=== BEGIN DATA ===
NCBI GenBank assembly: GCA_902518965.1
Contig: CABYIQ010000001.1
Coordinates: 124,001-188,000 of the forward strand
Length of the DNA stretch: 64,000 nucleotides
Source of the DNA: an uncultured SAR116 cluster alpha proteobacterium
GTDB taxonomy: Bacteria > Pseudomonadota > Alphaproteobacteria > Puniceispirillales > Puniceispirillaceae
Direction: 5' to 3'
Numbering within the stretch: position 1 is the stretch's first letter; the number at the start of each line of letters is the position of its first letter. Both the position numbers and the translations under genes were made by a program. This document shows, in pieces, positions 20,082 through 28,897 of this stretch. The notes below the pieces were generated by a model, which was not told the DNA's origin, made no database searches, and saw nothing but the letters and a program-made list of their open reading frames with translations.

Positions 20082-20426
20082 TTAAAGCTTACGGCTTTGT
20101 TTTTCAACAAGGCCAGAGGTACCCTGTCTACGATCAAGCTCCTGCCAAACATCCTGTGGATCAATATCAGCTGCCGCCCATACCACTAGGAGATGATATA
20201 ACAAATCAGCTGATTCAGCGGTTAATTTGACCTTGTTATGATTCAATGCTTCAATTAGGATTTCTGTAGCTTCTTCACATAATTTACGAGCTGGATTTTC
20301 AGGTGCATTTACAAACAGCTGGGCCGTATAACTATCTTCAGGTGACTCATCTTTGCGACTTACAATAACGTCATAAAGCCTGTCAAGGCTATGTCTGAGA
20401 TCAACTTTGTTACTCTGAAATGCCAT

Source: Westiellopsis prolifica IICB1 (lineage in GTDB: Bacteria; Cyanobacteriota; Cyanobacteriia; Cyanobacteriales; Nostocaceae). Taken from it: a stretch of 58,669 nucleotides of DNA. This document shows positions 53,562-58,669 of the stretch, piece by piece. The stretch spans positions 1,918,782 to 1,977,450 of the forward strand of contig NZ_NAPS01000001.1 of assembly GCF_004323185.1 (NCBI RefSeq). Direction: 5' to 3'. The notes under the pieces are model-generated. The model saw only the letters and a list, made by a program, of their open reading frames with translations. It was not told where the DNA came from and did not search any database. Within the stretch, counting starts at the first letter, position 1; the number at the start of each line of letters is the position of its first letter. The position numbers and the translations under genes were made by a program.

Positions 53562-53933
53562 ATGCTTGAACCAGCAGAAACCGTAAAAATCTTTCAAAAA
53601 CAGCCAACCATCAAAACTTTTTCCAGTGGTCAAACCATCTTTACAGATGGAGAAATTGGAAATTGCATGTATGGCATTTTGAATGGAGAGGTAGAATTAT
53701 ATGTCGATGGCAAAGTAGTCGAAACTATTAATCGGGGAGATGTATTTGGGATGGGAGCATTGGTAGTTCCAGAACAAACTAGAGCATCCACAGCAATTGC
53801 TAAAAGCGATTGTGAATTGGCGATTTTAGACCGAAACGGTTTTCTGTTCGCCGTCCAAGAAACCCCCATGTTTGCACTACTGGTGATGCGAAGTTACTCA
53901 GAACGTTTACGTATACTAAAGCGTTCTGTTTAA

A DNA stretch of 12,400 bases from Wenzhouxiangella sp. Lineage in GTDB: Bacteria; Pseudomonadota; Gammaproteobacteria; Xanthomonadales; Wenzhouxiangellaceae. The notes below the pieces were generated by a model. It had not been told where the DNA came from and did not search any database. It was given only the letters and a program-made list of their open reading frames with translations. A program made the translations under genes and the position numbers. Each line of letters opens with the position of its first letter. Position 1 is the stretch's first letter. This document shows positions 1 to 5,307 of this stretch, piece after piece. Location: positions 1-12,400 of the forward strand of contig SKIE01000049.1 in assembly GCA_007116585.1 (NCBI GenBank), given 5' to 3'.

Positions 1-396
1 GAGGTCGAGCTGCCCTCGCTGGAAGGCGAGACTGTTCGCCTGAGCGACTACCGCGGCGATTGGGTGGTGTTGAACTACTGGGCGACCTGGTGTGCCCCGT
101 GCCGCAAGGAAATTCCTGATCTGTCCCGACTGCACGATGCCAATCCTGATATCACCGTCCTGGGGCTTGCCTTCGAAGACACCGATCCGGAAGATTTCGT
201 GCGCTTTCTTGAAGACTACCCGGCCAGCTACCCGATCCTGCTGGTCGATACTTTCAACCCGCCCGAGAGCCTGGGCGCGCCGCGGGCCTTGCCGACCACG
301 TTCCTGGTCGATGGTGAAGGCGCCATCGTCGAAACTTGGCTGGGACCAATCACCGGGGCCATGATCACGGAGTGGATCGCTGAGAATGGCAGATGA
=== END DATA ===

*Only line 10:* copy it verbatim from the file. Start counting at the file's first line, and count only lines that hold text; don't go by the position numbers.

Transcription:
20082 TTAAAGCTTACGGCTTTGT